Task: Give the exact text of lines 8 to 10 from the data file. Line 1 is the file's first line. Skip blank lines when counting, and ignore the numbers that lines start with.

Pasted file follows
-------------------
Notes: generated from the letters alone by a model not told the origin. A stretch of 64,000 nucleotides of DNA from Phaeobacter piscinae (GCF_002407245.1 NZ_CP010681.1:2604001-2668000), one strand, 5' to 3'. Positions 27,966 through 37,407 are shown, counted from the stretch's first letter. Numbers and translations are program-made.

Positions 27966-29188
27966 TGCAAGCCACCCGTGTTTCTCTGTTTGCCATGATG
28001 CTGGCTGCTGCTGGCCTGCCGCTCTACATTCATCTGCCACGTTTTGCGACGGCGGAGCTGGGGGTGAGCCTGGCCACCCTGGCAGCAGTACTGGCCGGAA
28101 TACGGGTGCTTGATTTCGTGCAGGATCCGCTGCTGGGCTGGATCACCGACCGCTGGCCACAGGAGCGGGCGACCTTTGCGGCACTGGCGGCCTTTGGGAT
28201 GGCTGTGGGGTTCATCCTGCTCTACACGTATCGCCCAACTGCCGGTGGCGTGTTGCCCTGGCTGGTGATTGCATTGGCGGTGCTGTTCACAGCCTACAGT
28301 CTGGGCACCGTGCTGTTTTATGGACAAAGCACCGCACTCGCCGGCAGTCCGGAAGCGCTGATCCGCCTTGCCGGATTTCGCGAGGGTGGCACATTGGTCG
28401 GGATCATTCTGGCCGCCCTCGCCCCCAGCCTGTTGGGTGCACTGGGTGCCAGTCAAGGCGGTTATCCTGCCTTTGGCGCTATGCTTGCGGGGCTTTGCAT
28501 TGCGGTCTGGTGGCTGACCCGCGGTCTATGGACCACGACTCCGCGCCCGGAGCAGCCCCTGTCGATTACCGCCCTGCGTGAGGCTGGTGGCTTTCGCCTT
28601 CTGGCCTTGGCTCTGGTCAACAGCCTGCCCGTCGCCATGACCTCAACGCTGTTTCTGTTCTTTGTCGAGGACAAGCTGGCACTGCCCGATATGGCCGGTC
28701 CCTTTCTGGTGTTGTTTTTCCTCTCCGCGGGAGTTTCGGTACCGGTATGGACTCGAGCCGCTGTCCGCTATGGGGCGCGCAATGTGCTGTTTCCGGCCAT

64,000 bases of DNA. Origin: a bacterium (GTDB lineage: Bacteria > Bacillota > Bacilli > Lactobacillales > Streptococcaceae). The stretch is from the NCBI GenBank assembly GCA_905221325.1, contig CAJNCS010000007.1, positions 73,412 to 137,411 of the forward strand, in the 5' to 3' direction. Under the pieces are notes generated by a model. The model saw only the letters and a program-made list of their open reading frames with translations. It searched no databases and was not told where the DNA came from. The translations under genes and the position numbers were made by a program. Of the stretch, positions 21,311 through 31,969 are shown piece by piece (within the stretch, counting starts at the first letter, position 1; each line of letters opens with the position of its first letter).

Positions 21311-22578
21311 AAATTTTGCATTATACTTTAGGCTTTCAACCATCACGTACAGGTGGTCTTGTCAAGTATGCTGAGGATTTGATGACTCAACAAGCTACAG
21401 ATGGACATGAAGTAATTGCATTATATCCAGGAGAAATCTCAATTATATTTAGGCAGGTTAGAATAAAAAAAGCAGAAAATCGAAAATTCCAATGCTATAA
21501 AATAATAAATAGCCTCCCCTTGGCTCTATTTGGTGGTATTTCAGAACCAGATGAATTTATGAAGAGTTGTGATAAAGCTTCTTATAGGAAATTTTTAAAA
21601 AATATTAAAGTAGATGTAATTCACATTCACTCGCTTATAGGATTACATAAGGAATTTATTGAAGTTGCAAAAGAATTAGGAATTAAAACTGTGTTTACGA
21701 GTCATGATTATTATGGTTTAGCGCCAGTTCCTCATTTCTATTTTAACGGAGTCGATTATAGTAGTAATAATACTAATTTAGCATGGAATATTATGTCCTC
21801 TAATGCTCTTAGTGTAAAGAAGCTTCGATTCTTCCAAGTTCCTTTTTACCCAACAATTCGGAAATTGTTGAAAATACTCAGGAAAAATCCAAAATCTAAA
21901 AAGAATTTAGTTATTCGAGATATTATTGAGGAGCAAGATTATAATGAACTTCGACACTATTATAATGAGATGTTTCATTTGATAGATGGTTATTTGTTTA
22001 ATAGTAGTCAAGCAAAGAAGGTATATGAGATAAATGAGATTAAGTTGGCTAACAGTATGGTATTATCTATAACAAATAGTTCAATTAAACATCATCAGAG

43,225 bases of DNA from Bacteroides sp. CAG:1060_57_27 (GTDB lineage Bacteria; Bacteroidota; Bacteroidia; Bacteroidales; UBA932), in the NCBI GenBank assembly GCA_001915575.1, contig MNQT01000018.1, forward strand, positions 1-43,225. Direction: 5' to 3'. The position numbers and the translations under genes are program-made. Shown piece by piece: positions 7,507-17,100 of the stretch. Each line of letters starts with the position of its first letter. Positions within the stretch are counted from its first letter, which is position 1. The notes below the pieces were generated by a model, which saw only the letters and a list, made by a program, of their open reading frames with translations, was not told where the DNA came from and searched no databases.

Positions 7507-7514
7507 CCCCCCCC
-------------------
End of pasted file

28401 GGATCATTCTGGCCGCCCTCGCCCCCAGCCTGTTGGGTGCACTGGGTGCCAGTCAAGGCGGTTATCCTGCCTTTGGCGCTATGCTTGCGGGGCTTTGCAT
28501 TGCGGTCTGGTGGCTGACCCGCGGTCTATGGACCACGACTCCGCGCCCGGAGCAGCCCCTGTCGATTACCGCCCTGCGTGAGGCTGGTGGCTTTCGCCTT
28601 CTGGCCTTGGCTCTGGTCAACAGCCTGCCCGTCGCCATGACCTCAACGCTGTTTCTGTTCTTTGTCGAGGACAAGCTGGCACTGCCCGATATGGCCGGTC